The Wholesale Price Index (WPI)-based inflation rate for April came in at approximately 9.6% year-on-year (y-o-y), in line with expectations, and lower than the high of approximately 9.9% in the previous month. Inflation for the same period in 2009 stood at around 1.3% y-o-y.
During April, food prices remained subdued (despite a small rise over March) compared with previous months. Overall, moderation in food prices and substantial relief in prices of manufactured food products (with a combined weight of around 34%) provided a breather to the index. While the fuel group index reacted to price hike in early April, non-food manufactured products continued to exert demand-side pressure on the index.
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Amid continuous government initiatives to rein in farm prices, a decent winter crop and projection of a normal monsoon in 2010, there have been early signs of softening of food price inflation (which is approximately 3% lower than the peak in December). Moreover, adversity of the base effect has also started waning. However, the only concern currently seems to stem from the likelihood of demand-side pressures that have begun to get generalized. Overall, we believe, the current hump in the inflation trajectory will be short-lived, with March having seen the peak. Hereon, WPI inflation is expected to start a gradual march downwards, with larger part of the second half of 2010 seeing a headline number of approximately 7% y-o-y.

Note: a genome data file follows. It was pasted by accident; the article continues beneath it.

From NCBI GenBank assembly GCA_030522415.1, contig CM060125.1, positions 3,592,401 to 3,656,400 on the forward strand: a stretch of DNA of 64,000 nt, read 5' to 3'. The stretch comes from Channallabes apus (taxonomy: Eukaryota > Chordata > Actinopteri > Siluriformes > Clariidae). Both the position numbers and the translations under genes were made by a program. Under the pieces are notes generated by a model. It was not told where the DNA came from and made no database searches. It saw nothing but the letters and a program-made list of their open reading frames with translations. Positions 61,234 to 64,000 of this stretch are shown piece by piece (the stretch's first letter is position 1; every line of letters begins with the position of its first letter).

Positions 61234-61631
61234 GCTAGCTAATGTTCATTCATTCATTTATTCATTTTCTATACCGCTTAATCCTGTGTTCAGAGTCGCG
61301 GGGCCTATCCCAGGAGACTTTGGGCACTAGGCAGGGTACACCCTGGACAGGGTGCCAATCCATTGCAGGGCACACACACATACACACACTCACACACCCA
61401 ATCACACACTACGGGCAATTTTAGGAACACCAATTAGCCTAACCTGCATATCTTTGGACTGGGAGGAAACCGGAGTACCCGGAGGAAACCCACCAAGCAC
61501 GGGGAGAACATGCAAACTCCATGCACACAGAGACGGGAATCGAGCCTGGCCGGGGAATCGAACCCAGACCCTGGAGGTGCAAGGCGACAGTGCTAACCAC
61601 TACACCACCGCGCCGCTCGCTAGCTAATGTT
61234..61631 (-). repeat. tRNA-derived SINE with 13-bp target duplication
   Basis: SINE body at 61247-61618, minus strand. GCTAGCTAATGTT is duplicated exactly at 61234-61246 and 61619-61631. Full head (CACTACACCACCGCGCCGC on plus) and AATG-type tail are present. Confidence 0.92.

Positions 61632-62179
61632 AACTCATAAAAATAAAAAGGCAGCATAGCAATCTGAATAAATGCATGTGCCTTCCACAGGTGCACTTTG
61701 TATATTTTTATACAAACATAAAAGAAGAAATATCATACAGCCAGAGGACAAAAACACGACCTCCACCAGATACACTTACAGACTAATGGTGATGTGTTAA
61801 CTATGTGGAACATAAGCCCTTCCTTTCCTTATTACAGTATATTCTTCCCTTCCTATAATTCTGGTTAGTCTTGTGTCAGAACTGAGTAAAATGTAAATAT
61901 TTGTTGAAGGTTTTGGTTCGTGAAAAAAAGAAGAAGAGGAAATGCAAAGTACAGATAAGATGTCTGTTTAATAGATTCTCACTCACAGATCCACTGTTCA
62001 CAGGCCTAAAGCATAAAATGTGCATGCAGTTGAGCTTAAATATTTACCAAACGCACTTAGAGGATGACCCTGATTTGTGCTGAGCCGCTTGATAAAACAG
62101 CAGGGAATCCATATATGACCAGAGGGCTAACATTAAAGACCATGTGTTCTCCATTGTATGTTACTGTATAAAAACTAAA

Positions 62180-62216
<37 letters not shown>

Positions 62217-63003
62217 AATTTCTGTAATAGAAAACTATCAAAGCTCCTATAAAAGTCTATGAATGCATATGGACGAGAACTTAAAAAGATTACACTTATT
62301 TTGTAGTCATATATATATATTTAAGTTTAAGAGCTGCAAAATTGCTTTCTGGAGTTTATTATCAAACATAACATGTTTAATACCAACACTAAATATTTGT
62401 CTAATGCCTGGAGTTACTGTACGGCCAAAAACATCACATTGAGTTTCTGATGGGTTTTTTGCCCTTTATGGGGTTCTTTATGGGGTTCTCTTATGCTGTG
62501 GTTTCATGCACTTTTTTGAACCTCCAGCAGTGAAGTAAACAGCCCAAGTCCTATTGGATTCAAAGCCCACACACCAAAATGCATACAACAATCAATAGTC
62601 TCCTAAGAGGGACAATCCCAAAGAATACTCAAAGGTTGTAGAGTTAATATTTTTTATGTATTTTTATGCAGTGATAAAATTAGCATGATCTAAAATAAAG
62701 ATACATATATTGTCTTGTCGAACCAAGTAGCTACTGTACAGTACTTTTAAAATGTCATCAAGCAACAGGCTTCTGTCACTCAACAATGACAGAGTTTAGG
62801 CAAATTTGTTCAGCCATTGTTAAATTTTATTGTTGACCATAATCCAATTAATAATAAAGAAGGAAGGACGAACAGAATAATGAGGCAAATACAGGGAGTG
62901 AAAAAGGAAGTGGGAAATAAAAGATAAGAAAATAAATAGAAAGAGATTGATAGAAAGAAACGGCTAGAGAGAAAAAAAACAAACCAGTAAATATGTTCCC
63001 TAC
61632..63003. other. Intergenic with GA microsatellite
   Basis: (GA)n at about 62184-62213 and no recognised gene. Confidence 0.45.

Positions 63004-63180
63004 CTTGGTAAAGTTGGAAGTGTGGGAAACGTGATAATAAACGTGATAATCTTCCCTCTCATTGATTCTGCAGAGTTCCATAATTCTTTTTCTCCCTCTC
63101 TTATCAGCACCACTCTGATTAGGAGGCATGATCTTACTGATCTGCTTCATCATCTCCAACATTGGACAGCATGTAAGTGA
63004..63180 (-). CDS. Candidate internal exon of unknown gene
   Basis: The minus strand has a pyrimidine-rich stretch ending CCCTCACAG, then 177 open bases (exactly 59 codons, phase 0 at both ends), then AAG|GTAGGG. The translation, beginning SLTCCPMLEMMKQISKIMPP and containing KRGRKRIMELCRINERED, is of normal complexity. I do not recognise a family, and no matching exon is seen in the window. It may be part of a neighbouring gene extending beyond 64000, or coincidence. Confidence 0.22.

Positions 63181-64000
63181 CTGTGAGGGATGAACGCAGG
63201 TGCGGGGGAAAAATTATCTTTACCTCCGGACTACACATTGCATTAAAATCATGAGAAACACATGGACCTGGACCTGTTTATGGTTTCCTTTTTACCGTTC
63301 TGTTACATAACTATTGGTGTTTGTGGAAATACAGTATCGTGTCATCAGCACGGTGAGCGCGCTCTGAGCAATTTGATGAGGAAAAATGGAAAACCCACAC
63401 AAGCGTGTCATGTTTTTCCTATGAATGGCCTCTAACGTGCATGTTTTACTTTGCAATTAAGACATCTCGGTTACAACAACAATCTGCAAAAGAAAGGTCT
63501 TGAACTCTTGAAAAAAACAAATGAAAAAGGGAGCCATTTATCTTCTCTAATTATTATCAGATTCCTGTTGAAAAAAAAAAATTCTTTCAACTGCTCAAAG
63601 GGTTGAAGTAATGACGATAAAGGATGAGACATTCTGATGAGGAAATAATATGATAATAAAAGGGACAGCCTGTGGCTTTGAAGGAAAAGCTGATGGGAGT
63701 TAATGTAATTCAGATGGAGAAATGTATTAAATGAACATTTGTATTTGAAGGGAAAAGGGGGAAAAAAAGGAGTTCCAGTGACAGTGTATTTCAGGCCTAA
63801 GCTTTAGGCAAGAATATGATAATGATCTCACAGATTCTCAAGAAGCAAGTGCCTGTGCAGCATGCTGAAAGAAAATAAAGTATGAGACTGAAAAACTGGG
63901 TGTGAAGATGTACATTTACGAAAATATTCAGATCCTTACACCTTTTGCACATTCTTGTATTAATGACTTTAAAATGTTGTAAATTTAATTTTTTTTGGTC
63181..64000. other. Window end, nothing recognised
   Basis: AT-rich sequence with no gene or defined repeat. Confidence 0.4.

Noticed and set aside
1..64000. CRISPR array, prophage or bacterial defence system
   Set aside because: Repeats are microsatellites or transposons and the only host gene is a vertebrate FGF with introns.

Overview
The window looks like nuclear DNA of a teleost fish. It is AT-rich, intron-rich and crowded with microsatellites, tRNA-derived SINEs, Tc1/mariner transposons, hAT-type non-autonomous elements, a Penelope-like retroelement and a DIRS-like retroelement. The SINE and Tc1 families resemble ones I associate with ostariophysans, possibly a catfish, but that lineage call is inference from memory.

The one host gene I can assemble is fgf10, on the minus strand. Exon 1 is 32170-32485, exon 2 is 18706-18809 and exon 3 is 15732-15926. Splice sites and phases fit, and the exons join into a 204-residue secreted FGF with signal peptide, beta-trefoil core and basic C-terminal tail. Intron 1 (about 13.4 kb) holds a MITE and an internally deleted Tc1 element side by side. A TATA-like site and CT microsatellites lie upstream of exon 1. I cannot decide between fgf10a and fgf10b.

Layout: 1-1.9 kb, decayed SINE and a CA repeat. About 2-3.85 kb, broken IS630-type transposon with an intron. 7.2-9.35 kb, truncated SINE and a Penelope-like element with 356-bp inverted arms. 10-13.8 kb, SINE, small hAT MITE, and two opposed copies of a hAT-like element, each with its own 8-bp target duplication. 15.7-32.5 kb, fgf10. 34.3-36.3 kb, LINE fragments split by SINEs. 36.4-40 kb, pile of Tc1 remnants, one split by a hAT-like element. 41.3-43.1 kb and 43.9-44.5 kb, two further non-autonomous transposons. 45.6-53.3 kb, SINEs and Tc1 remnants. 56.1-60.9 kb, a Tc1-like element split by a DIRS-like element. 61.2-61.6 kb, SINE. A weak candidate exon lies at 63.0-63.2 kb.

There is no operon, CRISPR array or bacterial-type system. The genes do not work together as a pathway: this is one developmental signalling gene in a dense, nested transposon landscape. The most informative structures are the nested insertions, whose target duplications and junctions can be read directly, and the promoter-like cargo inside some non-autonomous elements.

Over the past three-four months, pace of domestic developments have compelled the Reserve Bank of India (RBI) to shift its policy focus towards inflation anchoring and active management of liquidity. Given these twin objectives, RBI brought in policy rate hikes of 50 basis points (bps) and cash reserve ratio (CRR) hikes of 100 bps in 2010 so far. However, with the headline inflation hinting towards further softening and liquidity marginally reduced (as a result of the consecutive CRR hikes), pressure on RBI could ease somewhat in the coming months.
We believe tightening in policy interest rates is likely to continue in “baby steps” ensuring no negative effect on growth recovery—repo and reverse repo rates will witness a cumulative tightening of 100-125 bps each during FY11. However, with the CRR already at its long-run “steady-state” level of 5.5-6%, RBI is less likely to resort to aggressive use of this policy instrument unless capital flows surprise on the upside.
For February, the inflation estimate was revised upwards to approximately 10.06% y-o-y from around 9.89% reported earlier.
Among manufactured products, the effect of a significant fall in prices of sugar, edible oils and oil cakes, was to a great extent, muted by the higher rise in prices of cotton and man-made textile products, iron and steel—most of which are demand-side (cost-push) influences on inflation which start surfacing as the economic activity picks up. It is precisely this aspect of inflation (driven by expectations) which RBI is trying to anchor. In fact, the unexpected policy action in March was actually a result of this non-food manufacturing inflation nearing 5% y-o-y for February; we estimate this number at approximately 6% for April.
The actual rise in consumer-level prices has consistently reflected in the Consumer Price Index (CPI)-based inflation indices. Weights of the fuel group and metals are significantly less across CPI segments. With food articles having the maximum weightage in consumer price indices, CPI-based inflation has remained stubborn. From February, however, there were some early signs of softening in CPI.
Graphics by Naveen Kumar Saini / Mint